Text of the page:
Muay Thai

My Muay Thai journey started in January 2018 as I got curious when my colleagues in London told me that I would die. I actually believed in them and I was not sure what I was expecting but I was hoping for the best.

When I got to the camp on January 5th, 2018. My campmates and I decided to go clubbing the night of the darts. It was a journey itself, this ride to this nightclub – club Eden.  According to The Broke Backpacker blog, there have been many accidents going to and from the club. We also had a very close experience as well. It took 45 minutes for our truck to go up the extremely steep and slippery mountain of red clay. It has the same width as the truck.  Both sides were steep hills.  On our way back, we had to either take a boat (which capsizes often due to the large waves) or take the same mountain down. However, it was bucketing down, so we were skidding off this mountain. There were no proper roads but a clay path with the same width as the truck. We were skidding so bad that we were sliding back halfway down the mountain. The tires were going off the cliffs.  We didn’t think we were going to make it and we were going to tumble off the mountain. The look on some of the girls’ faces was absolute horror. That trip itself was a wild journey.

By the time we got back to camp it was already 7 am. We all went to 7-Eleven at the end of the block and had some snacks before taking a quick nap. We booked a two-hour massage at 9 am.  After the massage, we decided to go for brunch.  Everyone at camp rented scooters.  As I got on my scooter, I was thinking that it’s a bad idea. I know if I don’t get enough sleep, I get vertigo.  I was also looking at my feet thinking: “oh no! I normally ride with proper shoes but I was wearing flip-flops.”  It was also a bad idea and my ass was burning from the hot seat in the summer sun. I was wiggling in my seat looking at my feet. Next thing you know, I got a dizzy spell and I fell and elbowed the ground.  Hard.

One campmate had heard me crash so he rushed out to make sure I was okay. He told me to not look at my elbow. He held my elbow over my head and took me to the pharmacy at the end of the block. There was a young English lad getting his knees patched up. The lad’s knees were pretty hurt. I will never forget the look on his face. As soon as he saw me, he jumped out of his seat and said that I should go first. At this point, blood was covering my elbow and my right arm with my fingertips looking rubbed off. My campmates have already gone to the brunch spot but I was not able to catch up so they got worried. Wendy, from the camp, turned back to see what the hell was going on.  Denis caught up with Wendy and me, while we crammed the tiny pharmacy.  I asked Wendy how bad it was, and she said it’s nothing.  I was glad to hear that until Denis said it looks like shit and he could see white stuff in my elbow.  Gross.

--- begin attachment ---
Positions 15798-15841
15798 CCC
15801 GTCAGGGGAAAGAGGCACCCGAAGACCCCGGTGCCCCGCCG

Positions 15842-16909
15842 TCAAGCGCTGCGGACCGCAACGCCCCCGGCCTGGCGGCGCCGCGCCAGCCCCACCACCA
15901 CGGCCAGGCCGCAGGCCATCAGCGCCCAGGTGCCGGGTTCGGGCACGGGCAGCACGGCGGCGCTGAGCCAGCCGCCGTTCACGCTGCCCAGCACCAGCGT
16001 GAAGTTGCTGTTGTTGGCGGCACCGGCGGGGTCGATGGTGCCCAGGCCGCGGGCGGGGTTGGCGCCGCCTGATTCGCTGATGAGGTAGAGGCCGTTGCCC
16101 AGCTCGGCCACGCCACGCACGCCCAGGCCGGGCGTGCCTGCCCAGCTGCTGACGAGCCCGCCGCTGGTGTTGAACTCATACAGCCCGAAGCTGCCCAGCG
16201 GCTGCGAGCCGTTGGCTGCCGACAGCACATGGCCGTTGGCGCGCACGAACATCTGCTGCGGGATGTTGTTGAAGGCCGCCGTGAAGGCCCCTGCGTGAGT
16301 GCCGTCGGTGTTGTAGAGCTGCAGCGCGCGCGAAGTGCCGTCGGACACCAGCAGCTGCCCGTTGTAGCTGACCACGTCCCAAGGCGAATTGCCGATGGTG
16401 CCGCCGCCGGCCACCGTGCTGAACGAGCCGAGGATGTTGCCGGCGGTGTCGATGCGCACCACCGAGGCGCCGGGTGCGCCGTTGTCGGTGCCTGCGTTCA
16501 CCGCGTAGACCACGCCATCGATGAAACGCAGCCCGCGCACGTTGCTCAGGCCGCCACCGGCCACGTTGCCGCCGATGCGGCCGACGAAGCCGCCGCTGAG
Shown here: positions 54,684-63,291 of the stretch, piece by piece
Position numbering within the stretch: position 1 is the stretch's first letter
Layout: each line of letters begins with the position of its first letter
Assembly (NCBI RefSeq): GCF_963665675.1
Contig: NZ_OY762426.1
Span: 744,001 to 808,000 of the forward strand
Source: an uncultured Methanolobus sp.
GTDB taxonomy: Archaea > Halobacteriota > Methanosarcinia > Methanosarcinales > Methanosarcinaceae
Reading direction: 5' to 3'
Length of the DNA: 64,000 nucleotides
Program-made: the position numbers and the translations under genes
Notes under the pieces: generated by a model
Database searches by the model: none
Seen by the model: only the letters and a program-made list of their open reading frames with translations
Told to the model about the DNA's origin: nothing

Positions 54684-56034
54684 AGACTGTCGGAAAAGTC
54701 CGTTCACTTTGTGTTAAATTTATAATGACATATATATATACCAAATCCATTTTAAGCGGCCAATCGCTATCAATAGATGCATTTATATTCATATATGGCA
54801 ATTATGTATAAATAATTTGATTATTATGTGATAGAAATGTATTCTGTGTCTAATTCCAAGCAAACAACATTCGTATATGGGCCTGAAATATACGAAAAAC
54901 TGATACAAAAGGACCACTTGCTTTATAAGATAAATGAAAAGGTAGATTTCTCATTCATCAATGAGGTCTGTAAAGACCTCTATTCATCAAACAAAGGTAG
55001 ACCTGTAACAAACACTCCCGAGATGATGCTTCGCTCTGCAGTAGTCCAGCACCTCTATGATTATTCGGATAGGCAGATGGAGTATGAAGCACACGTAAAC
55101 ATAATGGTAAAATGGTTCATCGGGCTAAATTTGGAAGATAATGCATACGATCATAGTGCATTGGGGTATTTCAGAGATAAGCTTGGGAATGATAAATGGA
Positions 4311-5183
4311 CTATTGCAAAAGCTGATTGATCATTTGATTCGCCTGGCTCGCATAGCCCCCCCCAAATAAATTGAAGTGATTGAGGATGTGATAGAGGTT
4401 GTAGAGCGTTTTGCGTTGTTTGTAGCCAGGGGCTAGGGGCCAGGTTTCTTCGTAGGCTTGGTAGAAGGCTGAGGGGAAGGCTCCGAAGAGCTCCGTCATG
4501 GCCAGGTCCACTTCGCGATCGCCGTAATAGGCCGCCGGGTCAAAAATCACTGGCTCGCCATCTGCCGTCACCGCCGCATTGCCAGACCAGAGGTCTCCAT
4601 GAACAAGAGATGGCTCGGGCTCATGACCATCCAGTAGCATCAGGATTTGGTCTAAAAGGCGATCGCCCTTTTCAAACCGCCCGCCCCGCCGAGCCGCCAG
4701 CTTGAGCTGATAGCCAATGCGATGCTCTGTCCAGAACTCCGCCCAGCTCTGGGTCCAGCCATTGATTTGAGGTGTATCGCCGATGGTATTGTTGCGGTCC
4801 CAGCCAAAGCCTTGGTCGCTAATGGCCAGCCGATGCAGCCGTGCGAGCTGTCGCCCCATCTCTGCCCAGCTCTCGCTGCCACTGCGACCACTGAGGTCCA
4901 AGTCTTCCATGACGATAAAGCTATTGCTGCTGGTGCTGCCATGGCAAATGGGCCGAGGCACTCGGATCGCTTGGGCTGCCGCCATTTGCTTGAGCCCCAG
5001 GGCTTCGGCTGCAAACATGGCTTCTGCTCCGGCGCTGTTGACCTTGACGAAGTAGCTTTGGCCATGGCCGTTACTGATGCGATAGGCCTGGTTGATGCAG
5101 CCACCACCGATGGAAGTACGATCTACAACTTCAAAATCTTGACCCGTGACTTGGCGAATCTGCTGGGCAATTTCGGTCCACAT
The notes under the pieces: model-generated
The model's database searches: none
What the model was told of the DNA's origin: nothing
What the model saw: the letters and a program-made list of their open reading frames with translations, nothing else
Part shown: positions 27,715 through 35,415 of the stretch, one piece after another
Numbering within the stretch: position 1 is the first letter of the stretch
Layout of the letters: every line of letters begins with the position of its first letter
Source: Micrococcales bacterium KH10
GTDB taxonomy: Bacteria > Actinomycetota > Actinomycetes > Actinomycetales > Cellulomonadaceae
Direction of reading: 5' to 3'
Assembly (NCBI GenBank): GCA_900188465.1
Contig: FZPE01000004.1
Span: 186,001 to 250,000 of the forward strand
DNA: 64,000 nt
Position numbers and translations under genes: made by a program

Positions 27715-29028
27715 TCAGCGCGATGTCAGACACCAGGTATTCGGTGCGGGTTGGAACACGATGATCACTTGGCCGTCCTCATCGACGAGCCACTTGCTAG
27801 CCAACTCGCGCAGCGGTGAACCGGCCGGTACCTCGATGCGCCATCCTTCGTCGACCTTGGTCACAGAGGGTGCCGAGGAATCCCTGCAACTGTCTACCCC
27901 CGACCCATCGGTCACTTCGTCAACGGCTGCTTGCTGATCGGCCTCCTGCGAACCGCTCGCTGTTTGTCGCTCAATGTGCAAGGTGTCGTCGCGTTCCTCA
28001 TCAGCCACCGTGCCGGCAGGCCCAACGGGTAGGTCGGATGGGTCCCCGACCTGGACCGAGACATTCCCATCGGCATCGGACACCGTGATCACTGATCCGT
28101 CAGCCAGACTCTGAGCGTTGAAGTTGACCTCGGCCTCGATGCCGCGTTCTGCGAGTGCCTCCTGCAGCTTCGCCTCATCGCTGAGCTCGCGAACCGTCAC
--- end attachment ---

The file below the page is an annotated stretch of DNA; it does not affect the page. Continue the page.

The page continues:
I was too much of a chickenshit to check my elbow so I haven’t seen it for three weeks. Twice a day, I would go back to the pharmacy and have it cleaned out.  The infection got pretty bad as they found a rock wedged in there three weeks after the accident.

Joining a camp for one whole month, I didn’t actually start training until about 10 days after the incident. I was definitely one of the oldest in the camp and I was probably by far the worst too. I was extremely uncoordinated. Although I was uncoordinated, my fitness level was okay so I did train with them every morning from 7 to 9 am and from 4 to 6 pm. My elbow was still fucked up. The fall has taken a huge chunk out of my elbow. Now there is still nerve damage so I never learned to right elbow properly. Still, the experience completely changed my life.